Sir Richard LONG
Born: ABT 1494
Died: 29 Sep 1546
Father: Thomas LONG of Draycot (Sir) (See his Biography)
Mother: Margery DARRELLMarried: Margaret DONNINGTON (C. Bath) (b. 1509 - d. 12 Jan 1561) (dau. of John Donnington and Elizabeth Pye) (w. of Thomas Kytson - m. 3 John Bourchier, 2º E. Bath) 1541
Children:1. Jane LONG (b. ABT 1541)
2. Mary LONG (b. ABT 1543)3. Catherine LONG (b. ABT 1546)
4. Henry LONG (b. 1542 - d. 15 Apr 1573) (m. Dorothy Clarke)
Politician and courtier, for many years a member of the privy chamber of Henry VIII.
Long was the third son of Sir Thomas Long of Draycot, Wiltshire landowner, and his wife, Margery (d. in or after 1508), daughter of Sir George Darrell of Littlecote House in Wiltshire. Brother of Sir Henry Long, Sheriff of Wiltshire.
Long was among the retinue of Sir Gilbert Talbot in 1512, who went as deputy to Calais, and by 1515 he was one of the spears of Calais, a post that he seems to have held for the rest of his life. How he came to be appointed to the court is not clear, but Long was listed by the Treasurer of the Chamber as working in the stables in Dec 1528, and certainly by 1533 he was an esquire of the stable. He had come to the attention of Cromwell by this time, who, with the exception in times of war, arranged for him to be non-resident in Calais. In 1532 Cromwell received a letter from Long's brother, Henry, to thank him for his favour to Richard. In 1535 Long was appointed to the privy chamber as Gentleman Usher, possibly through the influence of Cromwell. He quickly rose in prominence, gaining the favour of the King.
In 1537 he was knighted, on 15 Oct in the celebrations following the baptism of Prince Edward, in which he was one of the bearers of the canopy held over the infant in the baptismal procession, and the same day that his kinsman Edward Seymour was created earl of Hertford. In 1538 Long was appointed Master of the Buckhounds (an office in the Master of the Horse Department) and Master of the Hawks. By 1539, he was a Gentleman of the Privy Chamber, and was present at the reception of Anne of Cleves, also in 1539. He was MP for Southwark the same year. Surviving the fall of his patron Cromwell, Long became a prominent servant of the government throughout the 1540s. He was one of the most senior members of the privy chamber during these years and his intimacy with the King made him a useful agent for secret and covert affairs.
Arriving in Jan 1541 at Calais to put its affairs in order, Long was described by the French ambassador, Charles de Marillac, bishop of Vienne, as ‘a person of authority and conduct’ (LP Henry VIII, 16.466). On his return he was instructed to arrest Sir John Wallop, a diplomat suspected of colluding with Cardinal Pole. This was a sensitive mission, and its failure was blamed not on Long, but on his kinsman Hertford. Later that year he worked on various commissions and juries dealing with the treason of Catherine Howard.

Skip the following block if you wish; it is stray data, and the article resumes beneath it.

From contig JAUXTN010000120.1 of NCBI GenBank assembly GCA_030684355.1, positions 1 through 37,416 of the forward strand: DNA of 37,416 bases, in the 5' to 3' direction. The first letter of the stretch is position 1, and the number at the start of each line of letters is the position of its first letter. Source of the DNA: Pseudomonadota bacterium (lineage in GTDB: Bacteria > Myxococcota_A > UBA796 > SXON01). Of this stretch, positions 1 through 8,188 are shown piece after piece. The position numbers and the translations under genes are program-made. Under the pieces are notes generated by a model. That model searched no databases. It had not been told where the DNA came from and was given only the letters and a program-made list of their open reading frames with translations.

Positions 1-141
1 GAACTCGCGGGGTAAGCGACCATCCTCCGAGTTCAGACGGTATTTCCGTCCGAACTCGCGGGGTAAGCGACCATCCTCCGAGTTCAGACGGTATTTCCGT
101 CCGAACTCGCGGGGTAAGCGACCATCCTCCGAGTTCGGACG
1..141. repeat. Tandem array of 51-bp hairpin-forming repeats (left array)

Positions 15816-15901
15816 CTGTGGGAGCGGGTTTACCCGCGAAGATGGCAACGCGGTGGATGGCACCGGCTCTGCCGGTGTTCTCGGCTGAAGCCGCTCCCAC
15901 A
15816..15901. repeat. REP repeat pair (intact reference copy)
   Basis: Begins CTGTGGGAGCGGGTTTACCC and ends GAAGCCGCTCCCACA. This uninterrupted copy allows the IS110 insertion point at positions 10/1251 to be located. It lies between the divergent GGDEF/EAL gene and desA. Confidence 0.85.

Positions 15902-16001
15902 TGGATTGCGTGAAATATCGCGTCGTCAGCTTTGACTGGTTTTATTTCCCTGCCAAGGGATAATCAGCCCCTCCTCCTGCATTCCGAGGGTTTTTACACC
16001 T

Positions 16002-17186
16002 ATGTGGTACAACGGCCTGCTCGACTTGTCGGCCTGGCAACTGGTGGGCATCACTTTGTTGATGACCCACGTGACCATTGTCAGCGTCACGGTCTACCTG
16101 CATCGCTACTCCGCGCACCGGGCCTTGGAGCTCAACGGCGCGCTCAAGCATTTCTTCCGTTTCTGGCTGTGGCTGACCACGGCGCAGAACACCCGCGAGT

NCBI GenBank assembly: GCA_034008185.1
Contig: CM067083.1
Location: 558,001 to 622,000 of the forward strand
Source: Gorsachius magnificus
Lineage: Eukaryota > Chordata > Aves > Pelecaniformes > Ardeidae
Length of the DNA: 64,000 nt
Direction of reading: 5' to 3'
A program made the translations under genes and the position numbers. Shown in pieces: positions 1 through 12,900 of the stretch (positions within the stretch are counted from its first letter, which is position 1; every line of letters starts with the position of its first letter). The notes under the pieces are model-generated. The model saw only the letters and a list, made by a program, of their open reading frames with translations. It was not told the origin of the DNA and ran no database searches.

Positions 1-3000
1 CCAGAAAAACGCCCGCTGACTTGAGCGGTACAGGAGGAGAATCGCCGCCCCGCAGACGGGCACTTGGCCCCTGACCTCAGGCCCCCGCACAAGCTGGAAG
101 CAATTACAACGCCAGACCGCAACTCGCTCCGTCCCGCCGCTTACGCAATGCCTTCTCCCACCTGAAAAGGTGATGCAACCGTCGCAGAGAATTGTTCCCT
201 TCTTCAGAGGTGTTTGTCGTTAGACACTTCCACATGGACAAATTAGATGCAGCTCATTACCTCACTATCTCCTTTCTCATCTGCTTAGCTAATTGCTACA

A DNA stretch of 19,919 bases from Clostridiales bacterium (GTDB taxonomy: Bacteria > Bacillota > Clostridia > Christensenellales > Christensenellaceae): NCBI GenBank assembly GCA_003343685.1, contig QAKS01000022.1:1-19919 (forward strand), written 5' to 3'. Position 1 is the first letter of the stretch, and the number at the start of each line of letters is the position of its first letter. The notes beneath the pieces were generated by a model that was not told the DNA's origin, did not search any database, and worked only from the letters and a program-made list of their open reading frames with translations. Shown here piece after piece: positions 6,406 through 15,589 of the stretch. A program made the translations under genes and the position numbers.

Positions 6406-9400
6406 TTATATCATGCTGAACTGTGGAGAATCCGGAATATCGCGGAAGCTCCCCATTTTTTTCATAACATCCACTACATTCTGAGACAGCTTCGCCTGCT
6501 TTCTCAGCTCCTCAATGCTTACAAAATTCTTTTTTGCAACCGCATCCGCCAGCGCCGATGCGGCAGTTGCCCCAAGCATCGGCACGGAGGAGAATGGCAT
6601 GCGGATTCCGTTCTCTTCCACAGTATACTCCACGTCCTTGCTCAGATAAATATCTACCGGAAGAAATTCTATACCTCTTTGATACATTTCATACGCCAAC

Making use of Long's military experience, the government appointed him governor of Guernsey, Alderney, and Sark in 1541, a post that he held until retirement due to illness in 1545, and in 1542 he was appointed captain of Kingston upon Hull with power to levy forces whenever occasion required, and with a place on the king's council of the north.
In a letter written by Henry VIII, he referred to Long as 'our trusty & right well-beloved Councillor, Sir Richard Long, Knt'. In 1542 Long gave the King a gift of a pair of purple satin stockings 'embrauded all over with pirles of damask gold and damask silver', and the following year the King granted Long the manor of Shingay in Cambridgeshire.
On 10 Nov 1541 he obtained the marriage settlement of Margaret, only daughter of John Donington of Stoke Newington in Middlesex, and widow of Sir Thomas Kitson of Hengrave. They had one son, Henry, to whom the King stood as godfather in 1544, and three daughters. His granddaughter Elizabeth married William Russell, 1st Baron Russell of Thornhaugh.
He received large grants of Abbey lands from Henry VIII, in Essex, Cambridge, Suffolk and elsewhere, and together with his marriage, meant that like his fellow courtiers Welsbourne and Walsh, he was a rich man at his death on 30 Sep 1546. His widow married John Bourchier, 2nd Earl of Bath, on 11 Dec 1548. She died on 20 Dec 1561 at Stoke Newington and was buried at Hengrave on 12 Jan 1562. Margaret’s monument in Hengrave Church is to herself and all three husbands.For more information see: Long family of Wiltshire
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